Harvard Researchers Study Potential Sleep Apnea Screening Tool
August 30, 2011
Researchers from Harvard Medical School and Harvard School of Public Health investigated a new type of screening tool to identify drivers at high risk for obstructive sleep apnea.
The study findings were published online by the Journal of Occupational and Environmental Medicine.
The psychomotor vigilance test is a 10-minute test of attention, alertness, and reaction time. The test, which can be accomplished within a short office visit, requires only brief instruction, is performed on portable, handheld computers, and its output can be quickly read and interpreted.
As the major predominant risk factor for OSA is obesity, the prevalence of OSA among commercial drivers, where as many as 40-50% are obese, is considerably higher than in the general population, say the researchers.
"Our goal is to develop objective screening methods beyond obesity for obstructive sleep apnea to be used in occupational health settings," said the study's senior author, Stefanos N. Kales, division chief and medical director of Employee and Industrial Medicine at Cambridge Health Alliance, where the study was conducted.
"Subjective reports of excessive daytime sleepiness are notoriously unreliable, especially during fitness-for-work examinations, and obesity in isolation as a screen has generated resistance from many drivers," Kales said.
In the study, commercial drivers and emergency responders undergoing occupational examinations took a 10-minute PVT and were instructed to achieve their fastest possible reaction times. Participants with discrete patterns of delayed reaction times were categorized as "microsleepers." Among 193 male participants, 15 microsleepers, 8%, were identified. Microsleepers were significantly more obese than other participants.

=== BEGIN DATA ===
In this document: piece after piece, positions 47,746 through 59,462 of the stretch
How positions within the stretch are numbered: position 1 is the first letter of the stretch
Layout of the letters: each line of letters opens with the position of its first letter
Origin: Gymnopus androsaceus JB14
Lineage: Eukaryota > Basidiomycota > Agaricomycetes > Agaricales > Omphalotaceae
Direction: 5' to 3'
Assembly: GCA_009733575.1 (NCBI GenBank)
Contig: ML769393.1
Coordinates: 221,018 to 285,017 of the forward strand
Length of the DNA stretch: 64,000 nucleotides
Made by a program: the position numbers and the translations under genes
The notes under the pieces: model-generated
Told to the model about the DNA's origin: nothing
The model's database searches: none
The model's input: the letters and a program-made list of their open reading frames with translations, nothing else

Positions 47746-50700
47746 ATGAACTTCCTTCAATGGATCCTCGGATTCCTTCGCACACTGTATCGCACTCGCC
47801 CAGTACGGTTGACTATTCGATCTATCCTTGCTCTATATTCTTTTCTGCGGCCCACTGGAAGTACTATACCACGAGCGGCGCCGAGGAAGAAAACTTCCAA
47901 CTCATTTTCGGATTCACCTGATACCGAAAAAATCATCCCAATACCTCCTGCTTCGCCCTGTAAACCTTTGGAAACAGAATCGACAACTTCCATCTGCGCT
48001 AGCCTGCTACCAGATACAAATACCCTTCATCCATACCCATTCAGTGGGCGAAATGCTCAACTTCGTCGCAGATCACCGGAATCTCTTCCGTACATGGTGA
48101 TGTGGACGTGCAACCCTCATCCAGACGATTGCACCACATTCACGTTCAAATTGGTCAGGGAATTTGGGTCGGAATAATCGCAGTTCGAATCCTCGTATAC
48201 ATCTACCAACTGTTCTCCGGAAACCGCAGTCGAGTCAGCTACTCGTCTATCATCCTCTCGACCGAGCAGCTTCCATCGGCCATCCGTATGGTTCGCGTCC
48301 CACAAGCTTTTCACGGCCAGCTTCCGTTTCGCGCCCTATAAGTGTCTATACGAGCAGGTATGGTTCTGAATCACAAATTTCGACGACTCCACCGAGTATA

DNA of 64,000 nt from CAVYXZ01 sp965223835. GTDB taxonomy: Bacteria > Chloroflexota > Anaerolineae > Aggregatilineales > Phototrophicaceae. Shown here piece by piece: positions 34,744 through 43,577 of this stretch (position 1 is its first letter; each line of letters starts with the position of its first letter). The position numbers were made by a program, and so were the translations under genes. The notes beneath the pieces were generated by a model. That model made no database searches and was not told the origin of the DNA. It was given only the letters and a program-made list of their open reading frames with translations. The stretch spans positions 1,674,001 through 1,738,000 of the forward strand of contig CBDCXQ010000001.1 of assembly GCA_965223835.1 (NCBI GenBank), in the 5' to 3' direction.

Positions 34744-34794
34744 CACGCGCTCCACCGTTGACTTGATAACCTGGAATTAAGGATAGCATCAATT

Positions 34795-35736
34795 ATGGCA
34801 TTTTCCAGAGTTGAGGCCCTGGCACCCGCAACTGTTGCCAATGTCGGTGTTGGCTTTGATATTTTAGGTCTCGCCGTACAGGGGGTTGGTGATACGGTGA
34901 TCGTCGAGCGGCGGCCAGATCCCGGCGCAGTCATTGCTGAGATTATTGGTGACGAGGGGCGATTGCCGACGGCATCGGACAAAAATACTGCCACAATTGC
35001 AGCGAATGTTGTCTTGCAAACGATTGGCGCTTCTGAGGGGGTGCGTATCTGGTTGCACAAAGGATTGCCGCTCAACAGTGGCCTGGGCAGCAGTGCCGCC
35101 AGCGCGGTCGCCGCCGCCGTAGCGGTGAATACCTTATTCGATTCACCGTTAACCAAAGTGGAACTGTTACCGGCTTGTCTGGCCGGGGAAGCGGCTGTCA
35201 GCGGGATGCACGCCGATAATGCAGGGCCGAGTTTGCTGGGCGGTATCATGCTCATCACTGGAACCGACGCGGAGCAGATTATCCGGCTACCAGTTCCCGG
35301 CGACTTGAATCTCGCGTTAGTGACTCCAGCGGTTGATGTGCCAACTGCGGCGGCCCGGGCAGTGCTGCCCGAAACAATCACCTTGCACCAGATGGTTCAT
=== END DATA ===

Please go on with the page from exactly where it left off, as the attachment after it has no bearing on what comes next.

The abnormal alertness and reaction time patterns detected by PVT were found almost exclusively among obese men whose body composition puts them at high risk for OSA. The PVT seems to detect people likely to suffer from excessive daytime sleepiness based on other research, which has suggested that longer lapses in reaction time are highly likely to identify drivers experiencing eye closure, as opposed to simple distraction from the test. Eye closures while on task are consistent with microsleepers.
"This novel use of the PVT is extremely promising as a potential, 10-minute frontline check for sleepiness accomplished at professional drivers' federally mandated licensing exams," said Kales.
If the method and reaction time criteria are refined and validated in this setting, the PVT can be used to identify drivers needing urgent sleep evaluation before being qualified to continue as commercial drivers.
This is not the first time Kales has researched truck drivers and sleep apnea. A study published in 2009
studied more than 450 commercial drivers and concluded that drivers who suffer from obstructive sleep apnea frequently underreport symptoms and diagnoses and often do not follow through with sleep study referrals and sleep apnea treatment.
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